PA School Districts Roll Out New Threat Reporting System
Safe2Say Something is an anonymous reporting program launching in all 500 districts in Pennsylvania. Administrators believe it will help them stop tragedies before they happen
School districts all over the area are rolling out a new system designed to help students, teachers and administrators learn how to recognize the warning signs when someone is a threat to themselves or others -- and report it before something happens.
The Safe2Say Something (S2SS) program encourages anyone who's aware of a threat to report it to an adult, or to submit it anonymously through an online website form, hotline phone number or on a mobile app. Click on the video below to see a video produced to promote the program.
Safe2Say Something is state mandated and will be implemented in all 500+ school districts in Pennsylvania through a partnership with Sandy Hook Promise , formed after the school shooting at Sandy Hook Elementary School in 2012 that killed 26 students and teachers. Pennsylvania's technical schools that draw students from multiple districts, like Parkway West Career and Technology Center, AW Beattie Career Center and Forbes Road Career and Technology Center are also participating.
The plan was introduced last October by PA Attorney General Josh Shapiro, with the goal for S2SS to be in place in all schools by the end of January.
"Pennsylvania students deserve a safe place to learn, free from the threat of violence from classmates or other individuals." PA Attorney General Josh Shapiro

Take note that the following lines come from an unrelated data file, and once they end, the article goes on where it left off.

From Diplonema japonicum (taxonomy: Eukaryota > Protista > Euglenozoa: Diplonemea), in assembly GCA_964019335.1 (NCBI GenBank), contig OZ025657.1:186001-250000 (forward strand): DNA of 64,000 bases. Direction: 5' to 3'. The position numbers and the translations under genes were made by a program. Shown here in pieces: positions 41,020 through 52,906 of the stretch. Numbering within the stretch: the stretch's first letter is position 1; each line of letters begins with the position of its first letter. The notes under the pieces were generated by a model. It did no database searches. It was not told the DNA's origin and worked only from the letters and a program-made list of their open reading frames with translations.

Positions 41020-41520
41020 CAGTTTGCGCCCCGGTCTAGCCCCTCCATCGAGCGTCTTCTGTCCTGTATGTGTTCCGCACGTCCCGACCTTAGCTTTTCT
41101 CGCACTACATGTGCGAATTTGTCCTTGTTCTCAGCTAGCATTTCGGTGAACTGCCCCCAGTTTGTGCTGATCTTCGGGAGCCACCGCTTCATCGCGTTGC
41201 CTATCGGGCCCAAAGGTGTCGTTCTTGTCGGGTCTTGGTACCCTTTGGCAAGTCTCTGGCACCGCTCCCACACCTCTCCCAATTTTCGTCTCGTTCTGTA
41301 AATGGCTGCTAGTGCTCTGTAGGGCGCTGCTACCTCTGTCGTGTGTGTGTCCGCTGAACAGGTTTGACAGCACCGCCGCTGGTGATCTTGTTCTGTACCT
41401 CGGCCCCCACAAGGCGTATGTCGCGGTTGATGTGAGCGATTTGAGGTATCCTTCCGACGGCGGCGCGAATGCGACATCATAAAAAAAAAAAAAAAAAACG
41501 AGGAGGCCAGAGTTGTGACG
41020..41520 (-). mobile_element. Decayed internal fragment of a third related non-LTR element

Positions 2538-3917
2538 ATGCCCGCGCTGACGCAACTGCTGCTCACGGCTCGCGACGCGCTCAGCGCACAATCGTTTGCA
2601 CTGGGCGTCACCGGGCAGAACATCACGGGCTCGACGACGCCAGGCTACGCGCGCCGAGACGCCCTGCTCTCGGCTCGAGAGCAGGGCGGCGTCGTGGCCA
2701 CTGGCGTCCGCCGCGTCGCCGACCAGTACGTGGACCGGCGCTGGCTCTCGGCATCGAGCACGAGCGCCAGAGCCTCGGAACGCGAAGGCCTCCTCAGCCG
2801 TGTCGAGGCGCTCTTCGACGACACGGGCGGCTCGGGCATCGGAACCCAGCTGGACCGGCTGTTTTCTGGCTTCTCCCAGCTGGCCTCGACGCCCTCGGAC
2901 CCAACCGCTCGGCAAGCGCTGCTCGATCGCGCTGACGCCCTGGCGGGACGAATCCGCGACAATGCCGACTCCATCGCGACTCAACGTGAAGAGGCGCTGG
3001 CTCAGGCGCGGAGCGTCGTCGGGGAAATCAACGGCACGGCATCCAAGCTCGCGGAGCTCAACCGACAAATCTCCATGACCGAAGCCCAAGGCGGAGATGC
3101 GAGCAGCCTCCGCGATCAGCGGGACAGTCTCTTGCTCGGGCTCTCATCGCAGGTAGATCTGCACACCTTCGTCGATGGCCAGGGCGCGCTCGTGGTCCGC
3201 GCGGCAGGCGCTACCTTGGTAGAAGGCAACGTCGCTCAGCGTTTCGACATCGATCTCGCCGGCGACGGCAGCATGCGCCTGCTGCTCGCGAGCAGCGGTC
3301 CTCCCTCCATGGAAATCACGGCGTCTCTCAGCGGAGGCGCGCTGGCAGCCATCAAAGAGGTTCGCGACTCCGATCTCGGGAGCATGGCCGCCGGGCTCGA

Over the past month teachers and students have had training on how to recognize potential threats and use Safe 2 Say Something to report them. Penn Hills School district, for example, used time during a 2-hour delay to train teachers and staff in grades 5-12, and set aside classroom time for students at the middle and high schools to be trained. Chartiers Valley also set aside time just for S2SS training. "As always, the safety of our students and staff is of utmost importance," the district said on their website when explaining the value of the program.
While preventing school shootings is important, North Hills School District Assistant Superintendent Dr. Jeffrey Taylor believes a program like S2SS will also reduce or prevent more typical school problems like bullying and cyberbullying, give schools a chance to intervene in personal issues like drugs and suicide, and stop school-based conflicts before they become a problem. The district, like others, is stressing social media as a source for information on kids in trouble or looking to cause trouble. "Our students often are aware of the problems their peers are facing," wrote Dr. Taylor in a news release to district families. North Hills and other districts are setting up teams to handle any tips and reports as they come in.
"Kids see what other kids are posting on social media." Dr. Jeffrey Taylor, North Hills School District
Click here to see a full brochure outlining the S2SS program, here for the latest news via their Facebook page, and here to watch a cool video produced for the program. While Sandy Hook Promise has trained 3.5 million students, teachers and others in 50 states in best practices to detect and report signs of potential violence, Pennsylvania is the first location in which Sandy Hook Promise will work across an entire state.
The week of February 25-March 1 has been designated as National Say Something Week. Thousands of schools and youth organizations across the country will participate in activities designed to raise awareness and educate young people and adults of the importance of reporting threats as a way to prevent tragedies and save lives.
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